Crosby likely to be out for an extended period

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It doesn't appear as if Penguins center and captain Sidney Crosby will return to the lineup anytime soon.

Crosby continues to do light workouts and still is experiencing some concussion symptoms, coach Dan Bylsma said Wednesday.

It was the first update on the team's top player since Crosby spoke publicly Dec. 12, and it means he has not made much if any progress in the interim. He said then that he had some headaches and other symptoms but had passed an ImPACT neurocognitive exam and was optimistic he would not be out for as long as he initially was with the injury.

Sunday marks one year since Crosby's head and neck got rocked by a hit from David Steckel, then of Washington, in the Winter Classic at Heinz Field. Crosby took another hit to the head, Jan. 5 from Tampa Bay's Victor Hedman, was diagnosed with a concussion Jan. 6 and did not play for more than 10 months.

He returned to great fanfare Nov. 21 and played eight games, with two goals and 10 assists, before being pulled back out of the lineup. He has not played since Dec. 5 and has not resumed skating.

It's not known whether Crosby is experiencing problems related to the initial concussion or has a new injury.

There is no timetable regarding Crosby, whose symptoms could subside at any time or linger, and no indication that the club or his medical team has decided to shut him down for the rest of the season or any other specified length of time.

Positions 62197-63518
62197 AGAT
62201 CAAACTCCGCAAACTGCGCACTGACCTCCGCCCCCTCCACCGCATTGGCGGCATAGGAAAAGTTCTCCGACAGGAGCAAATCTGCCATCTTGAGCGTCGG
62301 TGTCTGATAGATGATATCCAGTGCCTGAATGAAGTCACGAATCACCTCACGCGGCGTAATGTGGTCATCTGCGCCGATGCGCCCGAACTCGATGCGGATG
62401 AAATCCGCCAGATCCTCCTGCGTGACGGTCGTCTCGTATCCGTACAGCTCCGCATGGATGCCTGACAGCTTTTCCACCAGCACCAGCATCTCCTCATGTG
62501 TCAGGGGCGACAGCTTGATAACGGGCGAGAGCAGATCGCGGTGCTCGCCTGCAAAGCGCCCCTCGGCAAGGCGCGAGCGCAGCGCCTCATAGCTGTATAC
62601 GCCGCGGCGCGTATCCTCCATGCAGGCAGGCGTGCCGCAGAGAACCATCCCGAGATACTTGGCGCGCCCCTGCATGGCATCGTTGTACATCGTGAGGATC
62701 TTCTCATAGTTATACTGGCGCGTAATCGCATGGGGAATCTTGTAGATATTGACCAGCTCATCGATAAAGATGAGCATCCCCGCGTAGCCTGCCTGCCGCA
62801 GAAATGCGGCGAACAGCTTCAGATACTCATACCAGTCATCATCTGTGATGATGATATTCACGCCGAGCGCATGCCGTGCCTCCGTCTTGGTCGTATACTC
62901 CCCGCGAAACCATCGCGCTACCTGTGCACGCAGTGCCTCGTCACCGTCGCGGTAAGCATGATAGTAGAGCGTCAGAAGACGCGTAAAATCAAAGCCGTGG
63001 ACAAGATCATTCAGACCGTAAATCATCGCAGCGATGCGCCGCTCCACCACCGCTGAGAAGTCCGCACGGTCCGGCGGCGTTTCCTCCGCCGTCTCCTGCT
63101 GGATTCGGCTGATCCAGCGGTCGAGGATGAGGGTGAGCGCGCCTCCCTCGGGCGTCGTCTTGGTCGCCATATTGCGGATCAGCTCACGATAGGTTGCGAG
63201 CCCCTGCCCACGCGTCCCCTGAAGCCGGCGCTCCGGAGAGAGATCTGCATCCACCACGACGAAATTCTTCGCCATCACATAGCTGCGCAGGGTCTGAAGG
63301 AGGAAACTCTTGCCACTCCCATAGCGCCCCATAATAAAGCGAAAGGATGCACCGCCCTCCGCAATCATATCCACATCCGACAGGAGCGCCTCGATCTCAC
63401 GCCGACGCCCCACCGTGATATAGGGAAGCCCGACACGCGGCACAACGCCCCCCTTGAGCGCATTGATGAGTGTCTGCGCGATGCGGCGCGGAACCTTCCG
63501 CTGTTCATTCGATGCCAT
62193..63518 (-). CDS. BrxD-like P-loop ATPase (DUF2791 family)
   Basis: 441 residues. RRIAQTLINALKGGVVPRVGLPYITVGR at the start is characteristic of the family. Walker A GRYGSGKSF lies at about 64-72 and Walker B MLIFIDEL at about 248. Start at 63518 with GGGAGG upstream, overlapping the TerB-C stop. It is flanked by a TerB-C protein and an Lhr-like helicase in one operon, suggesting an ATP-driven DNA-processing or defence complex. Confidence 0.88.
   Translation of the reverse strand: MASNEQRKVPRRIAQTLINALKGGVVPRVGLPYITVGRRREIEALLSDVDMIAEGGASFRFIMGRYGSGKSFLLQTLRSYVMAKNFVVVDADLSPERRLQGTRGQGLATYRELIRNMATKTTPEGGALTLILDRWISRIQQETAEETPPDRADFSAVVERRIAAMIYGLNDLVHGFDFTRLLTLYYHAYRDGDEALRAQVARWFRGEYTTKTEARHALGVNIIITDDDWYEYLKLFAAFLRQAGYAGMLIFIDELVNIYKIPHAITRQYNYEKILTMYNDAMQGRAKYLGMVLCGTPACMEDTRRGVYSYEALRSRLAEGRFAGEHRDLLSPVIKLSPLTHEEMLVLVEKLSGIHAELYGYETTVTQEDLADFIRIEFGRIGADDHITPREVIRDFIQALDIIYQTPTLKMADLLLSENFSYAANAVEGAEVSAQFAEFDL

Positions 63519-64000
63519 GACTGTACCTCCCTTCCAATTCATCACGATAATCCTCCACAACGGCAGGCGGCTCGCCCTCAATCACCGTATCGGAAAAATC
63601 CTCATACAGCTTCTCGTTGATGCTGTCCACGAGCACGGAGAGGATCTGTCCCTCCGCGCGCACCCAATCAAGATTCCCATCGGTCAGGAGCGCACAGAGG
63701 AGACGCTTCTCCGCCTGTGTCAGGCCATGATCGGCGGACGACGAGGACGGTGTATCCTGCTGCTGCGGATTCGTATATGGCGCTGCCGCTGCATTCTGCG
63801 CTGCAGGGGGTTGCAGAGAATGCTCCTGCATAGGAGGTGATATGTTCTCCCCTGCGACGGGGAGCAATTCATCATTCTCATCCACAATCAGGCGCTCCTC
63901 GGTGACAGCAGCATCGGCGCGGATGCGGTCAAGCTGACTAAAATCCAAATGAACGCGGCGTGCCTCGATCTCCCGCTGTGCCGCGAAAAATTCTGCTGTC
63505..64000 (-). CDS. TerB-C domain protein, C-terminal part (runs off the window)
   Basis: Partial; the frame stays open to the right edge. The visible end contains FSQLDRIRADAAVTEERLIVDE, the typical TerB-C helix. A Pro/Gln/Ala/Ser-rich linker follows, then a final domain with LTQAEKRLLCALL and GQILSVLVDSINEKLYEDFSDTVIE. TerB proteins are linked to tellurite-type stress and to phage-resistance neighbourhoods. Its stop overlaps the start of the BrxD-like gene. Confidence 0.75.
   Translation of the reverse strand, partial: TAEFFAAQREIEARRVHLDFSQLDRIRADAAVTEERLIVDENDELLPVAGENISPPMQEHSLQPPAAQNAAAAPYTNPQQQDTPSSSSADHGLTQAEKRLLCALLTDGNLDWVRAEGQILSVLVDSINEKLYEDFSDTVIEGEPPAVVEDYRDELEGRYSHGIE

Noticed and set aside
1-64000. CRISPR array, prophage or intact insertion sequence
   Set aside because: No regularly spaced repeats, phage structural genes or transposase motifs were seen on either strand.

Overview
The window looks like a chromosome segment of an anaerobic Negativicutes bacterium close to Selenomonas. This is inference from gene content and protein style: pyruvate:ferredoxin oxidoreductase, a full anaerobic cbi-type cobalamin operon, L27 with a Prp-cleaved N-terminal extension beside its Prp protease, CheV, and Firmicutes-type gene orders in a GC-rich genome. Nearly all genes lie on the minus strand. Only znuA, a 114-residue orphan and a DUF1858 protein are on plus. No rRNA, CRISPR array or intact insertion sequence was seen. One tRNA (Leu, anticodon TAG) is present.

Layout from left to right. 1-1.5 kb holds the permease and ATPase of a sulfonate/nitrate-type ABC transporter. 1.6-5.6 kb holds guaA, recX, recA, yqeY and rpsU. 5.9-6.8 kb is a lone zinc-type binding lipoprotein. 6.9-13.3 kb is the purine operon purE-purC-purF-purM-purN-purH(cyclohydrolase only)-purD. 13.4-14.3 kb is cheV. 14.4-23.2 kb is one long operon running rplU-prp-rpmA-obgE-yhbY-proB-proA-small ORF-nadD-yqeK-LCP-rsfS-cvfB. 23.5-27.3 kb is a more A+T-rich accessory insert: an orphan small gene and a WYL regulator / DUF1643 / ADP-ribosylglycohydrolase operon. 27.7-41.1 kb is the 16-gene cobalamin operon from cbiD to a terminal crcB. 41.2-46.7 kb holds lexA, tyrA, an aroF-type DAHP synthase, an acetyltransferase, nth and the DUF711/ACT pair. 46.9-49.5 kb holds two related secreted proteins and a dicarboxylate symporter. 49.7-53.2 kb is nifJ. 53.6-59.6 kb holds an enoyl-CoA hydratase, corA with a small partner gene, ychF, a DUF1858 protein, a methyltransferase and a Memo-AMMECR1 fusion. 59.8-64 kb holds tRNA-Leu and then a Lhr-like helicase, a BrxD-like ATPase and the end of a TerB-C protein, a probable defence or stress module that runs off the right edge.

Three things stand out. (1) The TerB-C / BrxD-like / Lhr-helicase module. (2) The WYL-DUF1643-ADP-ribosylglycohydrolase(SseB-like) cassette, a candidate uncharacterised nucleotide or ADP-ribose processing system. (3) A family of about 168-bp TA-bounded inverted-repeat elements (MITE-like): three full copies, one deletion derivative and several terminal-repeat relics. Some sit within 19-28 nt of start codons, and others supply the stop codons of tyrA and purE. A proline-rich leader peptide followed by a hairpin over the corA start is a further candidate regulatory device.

He eventually will have go through a set of recovery and rehabilitation stages that have become all too familiar considering his well-chronicled medical journey the past year -- increase the intensity of workouts, skate, practice, practice with contact and then play, all without symptoms flaring.

The emergence of concussion medicine has dovetailed with awareness raised by Crosby's battle. In hockey and other sports, those types of head injuries are being diagnosed and treated frequently.

Crosby is one of eight Penguins, or then-Penguins, who have gotten a concussion over the past year. Philadelphia, the opponent tonight, also has dealt with concussions. Claude Giroux, the NHL's leading scorer going into games Wednesday night, missed four games recently. The Flyers captain, defenseman Chris Pronger, has been ruled out for the season. And promising rookie Sean Couturier has missed the past four games.

This week, Nashville defenseman Shea Weber, Toronto's John-Michael Liles and Los Angeles winger Simon Gagne joined the growing list of prominent players who have dealt with concussions or suspected concussions.

"I don't think anyone likes to talk about, hear about concussions to athletes, but I think we're just talking about them a lot more than we did before," Bylsma said, adding that attention focused on those head injuries has heightened because of Crosby's troubles.

"It's unfortunate to see Shea Weber possibly have a concussion and [others]. It's certainly something to talk about, but maybe we talk a lot more about them than we have [in the past]."


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